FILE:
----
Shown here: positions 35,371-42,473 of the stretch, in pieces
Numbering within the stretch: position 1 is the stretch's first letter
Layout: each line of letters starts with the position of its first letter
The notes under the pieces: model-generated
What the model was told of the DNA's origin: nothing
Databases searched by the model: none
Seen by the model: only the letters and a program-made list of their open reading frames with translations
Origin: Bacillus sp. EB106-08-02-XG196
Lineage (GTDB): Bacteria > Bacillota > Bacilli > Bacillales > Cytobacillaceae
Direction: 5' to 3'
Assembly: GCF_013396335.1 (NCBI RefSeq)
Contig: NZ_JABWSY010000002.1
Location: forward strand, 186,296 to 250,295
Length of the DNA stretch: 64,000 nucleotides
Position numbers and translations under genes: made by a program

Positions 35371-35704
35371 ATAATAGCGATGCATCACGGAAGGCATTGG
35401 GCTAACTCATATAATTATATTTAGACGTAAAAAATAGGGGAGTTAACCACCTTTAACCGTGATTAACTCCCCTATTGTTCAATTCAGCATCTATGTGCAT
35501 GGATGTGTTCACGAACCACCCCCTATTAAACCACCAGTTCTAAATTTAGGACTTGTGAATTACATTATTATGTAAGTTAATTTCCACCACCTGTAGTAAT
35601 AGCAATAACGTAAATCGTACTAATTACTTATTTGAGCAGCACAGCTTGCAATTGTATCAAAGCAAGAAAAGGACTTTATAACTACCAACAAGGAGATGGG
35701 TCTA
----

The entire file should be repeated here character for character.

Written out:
Shown here: positions 35,371-42,473 of the stretch, in pieces
Numbering within the stretch: position 1 is the stretch's first letter
Layout: each line of letters starts with the position of its first letter
The notes under the pieces: model-generated
What the model was told of the DNA's origin: nothing
Databases searched by the model: none
Seen by the model: only the letters and a program-made list of their open reading frames with translations
Origin: Bacillus sp. EB106-08-02-XG196
Lineage (GTDB): Bacteria > Bacillota > Bacilli > Bacillales > Cytobacillaceae
Direction: 5' to 3'
Assembly: GCF_013396335.1 (NCBI RefSeq)
Contig: NZ_JABWSY010000002.1
Location: forward strand, 186,296 to 250,295
Length of the DNA stretch: 64,000 nucleotides
Position numbers and translations under genes: made by a program

Positions 35371-35704
35371 ATAATAGCGATGCATCACGGAAGGCATTGG
35401 GCTAACTCATATAATTATATTTAGACGTAAAAAATAGGGGAGTTAACCACCTTTAACCGTGATTAACTCCCCTATTGTTCAATTCAGCATCTATGTGCAT
35501 GGATGTGTTCACGAACCACCCCCTATTAAACCACCAGTTCTAAATTTAGGACTTGTGAATTACATTATTATGTAAGTTAATTTCCACCACCTGTAGTAAT
35601 AGCAATAACGTAAATCGTACTAATTACTTATTTGAGCAGCACAGCTTGCAATTGTATCAAAGCAAGAAAAGGACTTTATAACTACCAACAAGGAGATGGG
35701 TCTA